chariot for the Maidari procession in Ulaan Baatar.
Situated between Siberia to its north and China to its south, the
territory of present-day Mongolia [map] encompasses vast stretches of
steppe and wooded mountains on its northern fringes and stony desert
in the south. Neither the extreme climate – even in summer the temperature
can plummet to freezing overnight -- nor the harsh environment is
conducive to agriculture. The peoples who inhabited this region
had, therefore, to depend on animal husbandry for their survival.
Camels, yaks, sheep, and goats were herded, but it was the horse
that was most fundamental to their livelihood, providing transport
for the herders as they moved their livestock from one pasture to
another. This nomadic existence bred peerless horsemanship unmatched
by the peoples of the sedentary civilizations with whom the nomads
came into contact.
Since for much of their history they lacked a written language,
our knowledge of the nomads derives mainly from the unflattering
portraits painted of them by rival civilizations such as China.
In Chinese historiography, the nomadic tribes are depicted as barbarian
hordes who would sweep down with lightning speed and unbridled ferocity
to ravage and terrorize the settled communities to their south.
Although the lure of luxuries and wealth of neighboring communities
did indeed precipitate nomad attacks, economic pressures stemming
from drought or severe climatic change were also often a factor
in these clashes. And the relationship of nomadic to sedentary community
was not always military. Trade, often disguised as tribute, and
even intermarriage flourished between the two groups.
Coalitions of tribes had from ancient times invaded and sometimes
conquered parts of China. But in the twelfth and thirteenth centuries,
the military genius of Chinggis (Genghis) Khan (Ocean or Boundless
Ruler; reigned 1167?-1227) united the disparate tribes into a single
force known as the Mongols. In an astonishingly brief space of time
Chinggis and his successors created the largest empire the world
has ever seen. At its greatest extent, it stretched from Korea to
Hungary and from Russia to Persia. By 1241 the Mongols were at the
gates of Vienna, which was saved only by the death of Ogodei Khan,
Chinggis’s son and sucessor. China finally succumbed to his grandson,
Kubilai Khan (reigned 1260-94) in 1279.
Ink, gold, silver and colors on cotton; 19th Centruy.
Chojin Lama Temple Museum, Ulaan Baatar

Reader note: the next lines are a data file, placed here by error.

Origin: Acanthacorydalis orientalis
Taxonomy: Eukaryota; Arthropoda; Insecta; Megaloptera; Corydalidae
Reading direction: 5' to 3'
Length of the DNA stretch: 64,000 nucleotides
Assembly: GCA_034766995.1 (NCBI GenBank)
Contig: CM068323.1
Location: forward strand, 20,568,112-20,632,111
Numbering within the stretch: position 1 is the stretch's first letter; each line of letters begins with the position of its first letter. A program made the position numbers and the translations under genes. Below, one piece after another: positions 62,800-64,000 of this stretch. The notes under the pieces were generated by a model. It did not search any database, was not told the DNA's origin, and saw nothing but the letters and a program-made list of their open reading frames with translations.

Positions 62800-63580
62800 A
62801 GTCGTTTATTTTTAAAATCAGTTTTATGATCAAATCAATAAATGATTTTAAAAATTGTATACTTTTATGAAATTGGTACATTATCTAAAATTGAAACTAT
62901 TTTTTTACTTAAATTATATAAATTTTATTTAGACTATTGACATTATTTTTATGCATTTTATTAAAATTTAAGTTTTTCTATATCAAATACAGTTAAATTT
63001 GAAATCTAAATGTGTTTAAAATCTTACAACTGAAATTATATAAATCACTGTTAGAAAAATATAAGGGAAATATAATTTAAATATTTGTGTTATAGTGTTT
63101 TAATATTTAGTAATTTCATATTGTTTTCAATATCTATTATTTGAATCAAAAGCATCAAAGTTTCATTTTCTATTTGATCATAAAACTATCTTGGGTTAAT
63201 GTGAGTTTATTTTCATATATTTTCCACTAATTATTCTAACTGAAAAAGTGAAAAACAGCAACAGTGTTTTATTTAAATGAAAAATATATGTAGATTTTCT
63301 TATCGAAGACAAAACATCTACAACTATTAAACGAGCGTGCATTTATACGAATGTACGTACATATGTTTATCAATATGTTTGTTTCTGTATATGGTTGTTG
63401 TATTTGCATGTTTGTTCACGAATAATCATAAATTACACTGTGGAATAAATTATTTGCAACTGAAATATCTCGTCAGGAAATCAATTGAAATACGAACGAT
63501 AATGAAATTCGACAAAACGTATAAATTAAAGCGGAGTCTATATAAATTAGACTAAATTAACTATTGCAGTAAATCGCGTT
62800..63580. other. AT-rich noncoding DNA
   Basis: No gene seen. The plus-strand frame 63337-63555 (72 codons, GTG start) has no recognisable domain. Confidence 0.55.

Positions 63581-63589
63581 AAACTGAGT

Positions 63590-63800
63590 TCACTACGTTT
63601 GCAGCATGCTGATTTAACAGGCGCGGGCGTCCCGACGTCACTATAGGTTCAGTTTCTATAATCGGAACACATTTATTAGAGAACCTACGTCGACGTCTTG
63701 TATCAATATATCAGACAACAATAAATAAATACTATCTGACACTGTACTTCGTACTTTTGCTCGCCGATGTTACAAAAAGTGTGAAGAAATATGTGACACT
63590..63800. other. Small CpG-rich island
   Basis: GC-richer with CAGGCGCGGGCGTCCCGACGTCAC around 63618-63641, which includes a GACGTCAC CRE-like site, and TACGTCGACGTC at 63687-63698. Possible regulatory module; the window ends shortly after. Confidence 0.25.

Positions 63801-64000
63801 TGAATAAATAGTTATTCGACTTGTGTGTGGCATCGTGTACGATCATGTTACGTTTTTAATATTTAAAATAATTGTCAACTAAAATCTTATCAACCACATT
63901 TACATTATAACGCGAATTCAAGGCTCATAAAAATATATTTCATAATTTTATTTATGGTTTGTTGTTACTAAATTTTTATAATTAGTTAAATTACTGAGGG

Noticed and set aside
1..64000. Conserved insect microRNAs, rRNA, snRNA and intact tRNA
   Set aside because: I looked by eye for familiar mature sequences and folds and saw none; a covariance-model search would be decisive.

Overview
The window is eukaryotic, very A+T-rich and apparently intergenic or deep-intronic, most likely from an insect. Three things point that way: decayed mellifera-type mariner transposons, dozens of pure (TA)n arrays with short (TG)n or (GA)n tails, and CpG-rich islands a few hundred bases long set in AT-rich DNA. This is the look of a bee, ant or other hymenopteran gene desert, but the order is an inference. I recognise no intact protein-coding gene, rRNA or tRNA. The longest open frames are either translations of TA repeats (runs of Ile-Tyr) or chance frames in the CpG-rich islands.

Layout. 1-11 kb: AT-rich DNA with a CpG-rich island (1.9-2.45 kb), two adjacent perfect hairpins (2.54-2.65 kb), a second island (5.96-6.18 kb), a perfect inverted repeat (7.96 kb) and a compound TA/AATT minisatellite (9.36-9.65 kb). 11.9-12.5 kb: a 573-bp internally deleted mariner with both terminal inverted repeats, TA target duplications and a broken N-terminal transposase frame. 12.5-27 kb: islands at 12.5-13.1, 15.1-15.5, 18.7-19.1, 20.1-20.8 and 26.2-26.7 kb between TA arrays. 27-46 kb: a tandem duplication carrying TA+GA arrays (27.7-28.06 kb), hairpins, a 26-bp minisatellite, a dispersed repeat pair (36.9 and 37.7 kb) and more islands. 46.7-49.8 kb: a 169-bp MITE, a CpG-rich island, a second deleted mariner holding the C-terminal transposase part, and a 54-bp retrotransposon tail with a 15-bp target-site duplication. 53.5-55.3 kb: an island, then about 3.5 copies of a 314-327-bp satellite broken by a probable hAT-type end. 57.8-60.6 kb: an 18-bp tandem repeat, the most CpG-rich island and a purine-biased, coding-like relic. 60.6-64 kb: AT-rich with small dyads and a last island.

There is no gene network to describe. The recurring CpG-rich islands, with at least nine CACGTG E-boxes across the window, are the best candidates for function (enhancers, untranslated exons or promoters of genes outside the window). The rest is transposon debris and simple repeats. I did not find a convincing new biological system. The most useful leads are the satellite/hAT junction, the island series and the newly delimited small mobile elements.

Mahakala, the buddihist diety who inherited many of the characteristics
of the Hindu fot Siva, was first worshiped in Mongolia as the
Lord of the Tent. Images of this terrifying deity were distributed
throughout Mongolia to replace those of the onggon, the idols
of the shaminist ancestors, in the sacred area reserved for
worship in the ger.
While tales of the barbaric cruelty of the Mongolian hordes have
been perpetuated to the present day, an alternate view emerged after
the threat of European invasion had dissipated. The Mongolian empire
guaranteed safe travel across Asia, and European explorers returned
with stories of a civilization that had attained unprecedented heights.
The most famous of these accounts was the Description of the
World, commonly known as The Travels of Marco Polo. Although
The Travels is now believed to have been a concoction of
verifiable fact, hearsay, exaggeration, legend, and out-right fabrication,
the different picture it painted of the Mongol empire and its Chinese
dominions exerted an enormous influence on the European imagination.
By the end of thirteenth century the Mongolian empire, whose leaders
had embraced a form of Esoteric Buddhism called Lamaism during the
Yuan dynasty (1278-1367), had already begun to fragment into separate
fiefdoms, or khanates. In 1368 the Mongols were expelled from China
and many retreated to their native lands. In these backwaters, they
reverted to the nomadic existence of their ancestors, taking up
once again the shamanistic practices that had been overshadowed
by the religions of Islam and Buddhism during their period of empire.
Although Buddhism may have tenuously survived in court circles,
it was not until the sixteenth century that the religion again became
a powerful force in Mongol society. The catalyst was the conversion
of the Mongol leader Altan Khan (1506-1582), who believed himself
to be the reincarnation of Kubilai Khan, the conqueror of China.
Like Kubilai, he adopted Lamaism, the Tibetan version of Buddhism.
It was Altan who ordained the lineage of the Dalai Lama in Tibet,
thus cementing the relationship between Tibetan and Mongolian Buddhism.
While the adoption of Lamaism inspired a cultural florescence, politically
the seventeenth century saw Mongolia increasingly threatened by
the its two powerful neighbors, the Russian empire to the north
and west and the Manchu conquerors of China to the south and east.
In 1727 treaties were signed formally dividing Mongolia between
the Chinese and Russian spheres of influence, distinguished by the
respective terms Inner and Outer Mongolia. While the region that
fell under Chinese sway remains part of China, Outer Mongolia, which
had been attached to the Soviet Union, became an independent state